The Discovery Of The Electron

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The Discovery Of The Electron

The electron was discovered in 1895 by J.J. Thomson in the form of cathode rays, and was the first elementary particle to be identified. The electron is the lightest known particle which possesses an electric charge. Its rest mass is Me <approximately equal> 9.1 x 10 -28 g, about 1/1836 of the mass of the proton or neutron.

The charge of the electron is -e = -4.8 x 10^-10 esu <elec trostatic unit). The sign of the electron's charge is negative by convention, and that of the equally charged proton is positive. This is somewhat a unfortunate convention, because the flow of electrons in a conductor is opposite to the conventional direc tion of the current.

The most accurate direct measurement of e is the oil drop experiment conducted by R.A. Milikan in 1909. In this experiment, the charges of droplets of oil in air are measured by finding the electric field which balances each drop against its weight. The weight of each drop is determined by observing its rate of free fall through the air, and using Stokes' formula for the viscous drag on a slowly moving sphere. The charges thus measured are integral multiples of e.

Electrons are emitted in radioactivity <as beta rays> and in many other decay processes. The electron itself is completely stable. Electrons contribute the bulk to ordinary matter; the volume of an atom is nearly all occupied by the cloud of elec trons surrounding the nucleus, which occupies only about 10^-13 of the atom's volume. The chemical properties of ordinary matter are determined by the electron cloud.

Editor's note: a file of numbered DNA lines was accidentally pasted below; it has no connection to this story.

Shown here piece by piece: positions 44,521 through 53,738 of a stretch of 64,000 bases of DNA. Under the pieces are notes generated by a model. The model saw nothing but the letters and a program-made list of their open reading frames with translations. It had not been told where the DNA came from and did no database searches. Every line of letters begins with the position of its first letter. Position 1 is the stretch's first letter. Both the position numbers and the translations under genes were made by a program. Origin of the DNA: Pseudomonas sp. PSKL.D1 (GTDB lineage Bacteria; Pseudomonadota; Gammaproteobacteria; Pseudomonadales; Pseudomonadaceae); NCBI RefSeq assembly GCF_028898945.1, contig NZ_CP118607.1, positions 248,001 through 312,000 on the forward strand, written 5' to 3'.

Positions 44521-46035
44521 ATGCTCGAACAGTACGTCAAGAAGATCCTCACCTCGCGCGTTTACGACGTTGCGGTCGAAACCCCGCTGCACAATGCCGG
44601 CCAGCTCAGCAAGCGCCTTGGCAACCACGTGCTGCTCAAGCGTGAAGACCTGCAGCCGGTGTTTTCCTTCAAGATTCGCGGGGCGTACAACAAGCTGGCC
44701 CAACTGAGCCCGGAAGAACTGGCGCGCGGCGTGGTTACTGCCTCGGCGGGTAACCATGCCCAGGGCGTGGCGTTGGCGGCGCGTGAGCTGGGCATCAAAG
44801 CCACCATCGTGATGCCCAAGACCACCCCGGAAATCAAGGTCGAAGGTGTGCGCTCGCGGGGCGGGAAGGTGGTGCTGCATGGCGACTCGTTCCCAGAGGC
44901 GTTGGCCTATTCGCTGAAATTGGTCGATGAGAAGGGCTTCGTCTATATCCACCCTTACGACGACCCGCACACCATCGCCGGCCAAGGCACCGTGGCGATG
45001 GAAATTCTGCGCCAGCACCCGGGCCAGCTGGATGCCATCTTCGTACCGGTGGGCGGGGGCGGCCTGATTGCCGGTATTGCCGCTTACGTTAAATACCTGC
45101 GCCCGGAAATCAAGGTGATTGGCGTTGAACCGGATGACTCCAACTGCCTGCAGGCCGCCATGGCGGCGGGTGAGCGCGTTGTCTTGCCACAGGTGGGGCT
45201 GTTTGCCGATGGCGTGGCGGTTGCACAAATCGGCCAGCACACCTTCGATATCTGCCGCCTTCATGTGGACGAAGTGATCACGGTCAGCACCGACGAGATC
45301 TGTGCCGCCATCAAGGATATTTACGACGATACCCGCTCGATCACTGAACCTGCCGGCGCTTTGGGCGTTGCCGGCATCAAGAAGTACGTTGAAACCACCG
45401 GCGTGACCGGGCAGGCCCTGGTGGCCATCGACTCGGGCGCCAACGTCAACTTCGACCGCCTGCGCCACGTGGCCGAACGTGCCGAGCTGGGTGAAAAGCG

The electron obeys the Fermi-Dirac statistics, and for this reason is often called a fermion. One of the primary attributes of matter, impenetrability, results from the fact that the elec tron, being a fermion, obeys the Pauli exclusion principle.

The electron is the lightest of a family of elementary particles, the leptons. The other known charged leptons are the muon and the tau. These three particles differ only in mass; they have the same spin, charge, strong interactions, and weak interactions. In a weak interaction a charged lepton is either unchanged or changed into and uncharged lepton, that is a neutri no. In the latter case, each charged lepton is seen to change only into the corresponding neutrino.

The electron has magnetic properties by virtue of (1) its orbital motion about the nucleus of its parent atom and (2) its rotation about its own axis.
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